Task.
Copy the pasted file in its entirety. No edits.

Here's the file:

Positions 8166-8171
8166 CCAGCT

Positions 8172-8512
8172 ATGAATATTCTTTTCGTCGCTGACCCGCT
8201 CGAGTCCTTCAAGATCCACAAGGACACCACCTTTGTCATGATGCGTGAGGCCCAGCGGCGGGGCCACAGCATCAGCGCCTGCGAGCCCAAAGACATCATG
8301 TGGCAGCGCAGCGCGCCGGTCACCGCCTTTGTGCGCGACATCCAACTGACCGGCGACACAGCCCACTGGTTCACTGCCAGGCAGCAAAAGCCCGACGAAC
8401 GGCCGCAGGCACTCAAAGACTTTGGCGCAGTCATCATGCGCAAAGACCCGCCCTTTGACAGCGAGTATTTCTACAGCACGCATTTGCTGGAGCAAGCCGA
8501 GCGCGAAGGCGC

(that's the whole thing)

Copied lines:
Positions 8166-8171
8166 CCAGCT

Positions 8172-8512
8172 ATGAATATTCTTTTCGTCGCTGACCCGCT
8201 CGAGTCCTTCAAGATCCACAAGGACACCACCTTTGTCATGATGCGTGAGGCCCAGCGGCGGGGCCACAGCATCAGCGCCTGCGAGCCCAAAGACATCATG
8301 TGGCAGCGCAGCGCGCCGGTCACCGCCTTTGTGCGCGACATCCAACTGACCGGCGACACAGCCCACTGGTTCACTGCCAGGCAGCAAAAGCCCGACGAAC
8401 GGCCGCAGGCACTCAAAGACTTTGGCGCAGTCATCATGCGCAAAGACCCGCCCTTTGACAGCGAGTATTTCTACAGCACGCATTTGCTGGAGCAAGCCGA
8501 GCGCGAAGGCGC